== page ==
At a Glance
Why Get Tested?
When to Get Tested?
When one or more of your joints are swollen, red, and/or painful
A synovial fluid sample is obtained by inserting a needle into the space between the bones at a joint
Test Preparation Needed?
Consult with your doctor; synovial fluid collection and analysis may be performed after fasting or at random.
The Test Sample
What is being tested?
Synovial fluid is a thick (viscous) liquid that acts as a lubricant for the major joints of the body. It is found in small quantities in the spaces between the joints, where the fluid is produced and contained by synovial membranes. Synovial fluid cushions the bone ends and reduces friction during joint movement in the knees, shoulders, hips, hands, and feet.
Synovial fluid analysis consists of a group of tests that detect changes in synovial fluid that may indicate the presence of diseases that affect joint structure and function. It usually involves an initial basic set of tests, followed by additional tests that are selected based upon the results of the first set of tests, the person's symptoms, and the disease that the doctor suspects is the cause of the symptoms. Tests can be grouped according to the type of exam that is performed into:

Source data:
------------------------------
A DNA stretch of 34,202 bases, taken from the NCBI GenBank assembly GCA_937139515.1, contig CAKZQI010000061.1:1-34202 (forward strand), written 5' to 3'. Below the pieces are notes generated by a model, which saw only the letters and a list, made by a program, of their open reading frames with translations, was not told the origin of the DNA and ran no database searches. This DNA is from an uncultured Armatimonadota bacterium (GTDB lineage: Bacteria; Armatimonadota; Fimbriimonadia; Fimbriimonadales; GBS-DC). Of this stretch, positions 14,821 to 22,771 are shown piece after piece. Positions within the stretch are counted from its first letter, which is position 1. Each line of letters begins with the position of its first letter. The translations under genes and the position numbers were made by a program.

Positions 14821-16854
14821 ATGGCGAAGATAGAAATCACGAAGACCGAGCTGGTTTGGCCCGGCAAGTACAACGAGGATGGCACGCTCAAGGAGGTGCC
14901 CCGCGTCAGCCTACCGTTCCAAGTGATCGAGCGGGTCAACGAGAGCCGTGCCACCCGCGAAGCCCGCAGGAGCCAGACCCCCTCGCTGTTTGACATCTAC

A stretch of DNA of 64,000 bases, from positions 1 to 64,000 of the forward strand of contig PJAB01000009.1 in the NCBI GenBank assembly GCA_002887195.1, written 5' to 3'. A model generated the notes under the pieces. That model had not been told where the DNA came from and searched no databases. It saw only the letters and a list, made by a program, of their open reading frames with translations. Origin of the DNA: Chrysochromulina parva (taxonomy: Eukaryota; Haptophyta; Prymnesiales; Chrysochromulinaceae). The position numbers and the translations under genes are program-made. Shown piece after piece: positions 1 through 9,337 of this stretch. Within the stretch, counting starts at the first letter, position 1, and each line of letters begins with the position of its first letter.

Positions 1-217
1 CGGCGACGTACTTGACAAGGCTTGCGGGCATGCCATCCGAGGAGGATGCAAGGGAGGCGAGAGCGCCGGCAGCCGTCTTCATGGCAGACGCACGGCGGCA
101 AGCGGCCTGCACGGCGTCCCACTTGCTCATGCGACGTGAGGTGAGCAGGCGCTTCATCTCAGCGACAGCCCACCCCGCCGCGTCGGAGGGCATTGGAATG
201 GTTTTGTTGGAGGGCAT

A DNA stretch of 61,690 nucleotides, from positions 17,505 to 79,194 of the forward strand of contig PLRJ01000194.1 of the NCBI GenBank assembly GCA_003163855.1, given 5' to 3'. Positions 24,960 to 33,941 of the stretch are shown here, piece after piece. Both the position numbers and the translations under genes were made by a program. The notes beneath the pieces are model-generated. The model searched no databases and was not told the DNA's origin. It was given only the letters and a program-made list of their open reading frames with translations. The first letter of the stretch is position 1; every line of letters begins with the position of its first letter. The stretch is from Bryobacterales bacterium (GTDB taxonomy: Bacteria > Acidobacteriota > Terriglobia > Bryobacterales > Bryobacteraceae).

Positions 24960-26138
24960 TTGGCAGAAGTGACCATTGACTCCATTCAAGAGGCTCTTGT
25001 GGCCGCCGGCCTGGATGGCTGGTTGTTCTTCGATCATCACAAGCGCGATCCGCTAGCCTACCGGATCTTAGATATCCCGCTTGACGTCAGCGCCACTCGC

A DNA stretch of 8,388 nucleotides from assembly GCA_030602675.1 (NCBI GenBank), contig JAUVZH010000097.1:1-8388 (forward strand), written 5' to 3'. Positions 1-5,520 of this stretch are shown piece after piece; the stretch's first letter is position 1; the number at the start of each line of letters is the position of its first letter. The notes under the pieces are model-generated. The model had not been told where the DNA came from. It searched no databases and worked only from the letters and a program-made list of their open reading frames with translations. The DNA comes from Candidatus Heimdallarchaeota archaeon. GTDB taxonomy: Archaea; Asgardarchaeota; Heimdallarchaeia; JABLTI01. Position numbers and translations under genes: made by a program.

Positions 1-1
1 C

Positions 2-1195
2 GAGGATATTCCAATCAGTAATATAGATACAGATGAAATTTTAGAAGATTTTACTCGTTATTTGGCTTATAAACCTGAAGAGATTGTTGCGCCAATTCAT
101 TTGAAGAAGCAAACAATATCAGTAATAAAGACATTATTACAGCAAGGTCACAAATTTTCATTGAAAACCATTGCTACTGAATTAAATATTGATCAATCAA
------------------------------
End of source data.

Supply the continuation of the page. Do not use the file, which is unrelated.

- Physical characteristics—an evaluation of the appearance of the fluid
- Chemical tests—detect changes in the chemical constituents of the fluid
- Microscopic examination— cells and crystals that may be present are counted and identified by type under a microscope
- Infectious disease tests—detect and identify microorganisms, if present
How is the sample collected for testing?